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Life's basic values are taught by example

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Week before last, I shared with you my father’s unwavering position on responsibility. To this day, more than 18 years since his passing, I find myself measuring my decisions as if I were still required to report in and be evaluated. Sometimes, my mouth almost forms the words, “Oh dear, what would Dad think?”

He was a powerful presence and from where we stood not always a pleasant one. In our enclaves of sibling collusion he was depicted as a heartless tyrant.

He selfishly required that we save our own nickels and dimes for that first car and pay the traffic fines for whatever misdemeanor incurred. To add insult to injury, if the boys had not earned enough money for a movie date, they did not go. Can you imagine that?

You may be thinking he was a skinflint, tightwad or miserly person, but that was far from reality. He was simply a benevolent dictator wisely assuming he knew better than we did about what should receive funding.

We never lacked for the security of a roof over our heads, ample clothing on our backs, the best medical care when needed and as much education as we could consume.

Oh, but I was jealous of all the kids who got cars on their 16th birthdays, had record players and phones in their rooms and were under no restrictions as to how much TV they could watch.

What did I know about the really important stuff?

Kids today are not so different, they want what they want and they want it now. My Dad simply said no. Grumble, yes we did, but accepted the ruling nonetheless. The family was the rule: not our neighbors, schoolmates or the community at large.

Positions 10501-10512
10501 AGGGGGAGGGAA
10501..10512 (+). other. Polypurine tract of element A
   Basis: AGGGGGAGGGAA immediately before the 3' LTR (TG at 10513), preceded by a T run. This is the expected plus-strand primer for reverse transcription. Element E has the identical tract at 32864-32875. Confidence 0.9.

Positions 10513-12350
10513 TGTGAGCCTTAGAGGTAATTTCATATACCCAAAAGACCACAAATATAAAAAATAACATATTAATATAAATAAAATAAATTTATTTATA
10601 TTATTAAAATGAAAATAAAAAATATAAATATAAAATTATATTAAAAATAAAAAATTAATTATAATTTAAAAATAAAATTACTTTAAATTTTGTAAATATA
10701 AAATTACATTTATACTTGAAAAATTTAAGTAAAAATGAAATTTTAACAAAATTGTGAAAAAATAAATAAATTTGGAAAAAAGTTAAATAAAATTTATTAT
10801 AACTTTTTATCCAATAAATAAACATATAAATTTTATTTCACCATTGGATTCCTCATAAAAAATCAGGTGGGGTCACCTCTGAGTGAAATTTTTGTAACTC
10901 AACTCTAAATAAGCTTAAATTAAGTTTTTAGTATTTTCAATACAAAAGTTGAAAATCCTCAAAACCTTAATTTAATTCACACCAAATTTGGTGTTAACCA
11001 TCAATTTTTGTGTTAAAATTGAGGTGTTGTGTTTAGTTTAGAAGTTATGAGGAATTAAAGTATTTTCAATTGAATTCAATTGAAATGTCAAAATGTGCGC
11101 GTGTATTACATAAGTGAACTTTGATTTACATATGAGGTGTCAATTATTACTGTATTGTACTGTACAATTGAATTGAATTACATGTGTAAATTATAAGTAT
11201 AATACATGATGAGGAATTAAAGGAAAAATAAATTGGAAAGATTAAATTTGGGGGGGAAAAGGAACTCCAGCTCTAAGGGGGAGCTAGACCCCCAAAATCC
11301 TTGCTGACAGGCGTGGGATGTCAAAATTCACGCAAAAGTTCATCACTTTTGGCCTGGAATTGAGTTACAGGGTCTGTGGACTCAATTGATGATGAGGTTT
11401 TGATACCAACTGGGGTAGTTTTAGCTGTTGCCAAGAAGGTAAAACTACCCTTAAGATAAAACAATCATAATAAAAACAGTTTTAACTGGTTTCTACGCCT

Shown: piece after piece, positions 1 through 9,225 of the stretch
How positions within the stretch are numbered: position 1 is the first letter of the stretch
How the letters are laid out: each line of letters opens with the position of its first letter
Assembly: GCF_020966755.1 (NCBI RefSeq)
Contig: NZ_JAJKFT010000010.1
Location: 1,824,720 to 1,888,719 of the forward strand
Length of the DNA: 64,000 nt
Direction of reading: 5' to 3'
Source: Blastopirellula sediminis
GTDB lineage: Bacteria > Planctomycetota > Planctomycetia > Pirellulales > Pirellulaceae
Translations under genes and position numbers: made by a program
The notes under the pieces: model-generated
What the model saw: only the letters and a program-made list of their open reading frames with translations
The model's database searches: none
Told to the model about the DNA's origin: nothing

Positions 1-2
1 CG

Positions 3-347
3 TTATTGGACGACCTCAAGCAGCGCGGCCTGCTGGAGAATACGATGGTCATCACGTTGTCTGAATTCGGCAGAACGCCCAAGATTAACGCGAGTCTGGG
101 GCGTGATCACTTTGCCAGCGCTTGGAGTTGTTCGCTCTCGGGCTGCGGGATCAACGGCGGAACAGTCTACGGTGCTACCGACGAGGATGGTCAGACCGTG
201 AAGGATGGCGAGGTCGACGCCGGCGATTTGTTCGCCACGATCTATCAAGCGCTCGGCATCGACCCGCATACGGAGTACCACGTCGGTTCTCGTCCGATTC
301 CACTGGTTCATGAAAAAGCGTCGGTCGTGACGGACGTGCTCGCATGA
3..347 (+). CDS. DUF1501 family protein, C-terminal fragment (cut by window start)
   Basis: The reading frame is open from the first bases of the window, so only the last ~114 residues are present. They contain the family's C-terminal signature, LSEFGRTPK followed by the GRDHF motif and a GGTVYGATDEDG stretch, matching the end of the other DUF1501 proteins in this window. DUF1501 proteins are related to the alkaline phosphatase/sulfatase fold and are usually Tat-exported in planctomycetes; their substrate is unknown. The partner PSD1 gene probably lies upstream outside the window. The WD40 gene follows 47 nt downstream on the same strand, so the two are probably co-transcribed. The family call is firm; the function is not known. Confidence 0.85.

Easier said than done today, but is the world-at-large accessed through techno gadgets qualified to raise our children?

Life’s basic values are taught best through consistency, conviction and personal example. Have you ever known a child to “go bad” because of TV or junk food deprivation?

Abigail Van Buren wrote, “If you want children to keep their feet on the ground, put some responsibility on their shoulders.”

Following last week’s column, I heard from several readers who wondered if possibly we had the same father. Thousands of us were raised by parents who were products of the Depression Era.

Waste not want not became a household philosophy. This generation was keenly, perhaps painfully aware that to make the best of a situation we must first hold ourselves to the highest degree of accountability.

We have not passed that subtle line between childhood and adulthood until... we have stopped saying "It got lost," and say "I lost it." ~Sidney J. Harris, Journalist for the Chicago Daily News and the Chicago Sun-Times

I am ever so thankful that I was raised by this tyrant of a man who with conviction held me to a higher standard than I would have chosen for myself.

I hope you had a wonderful Thanksgiving.

Until next week, be well.

 Zann Nelson is the former executive director of the Museum of Culpeper History. She can be reached at m16439@aol.com.

 

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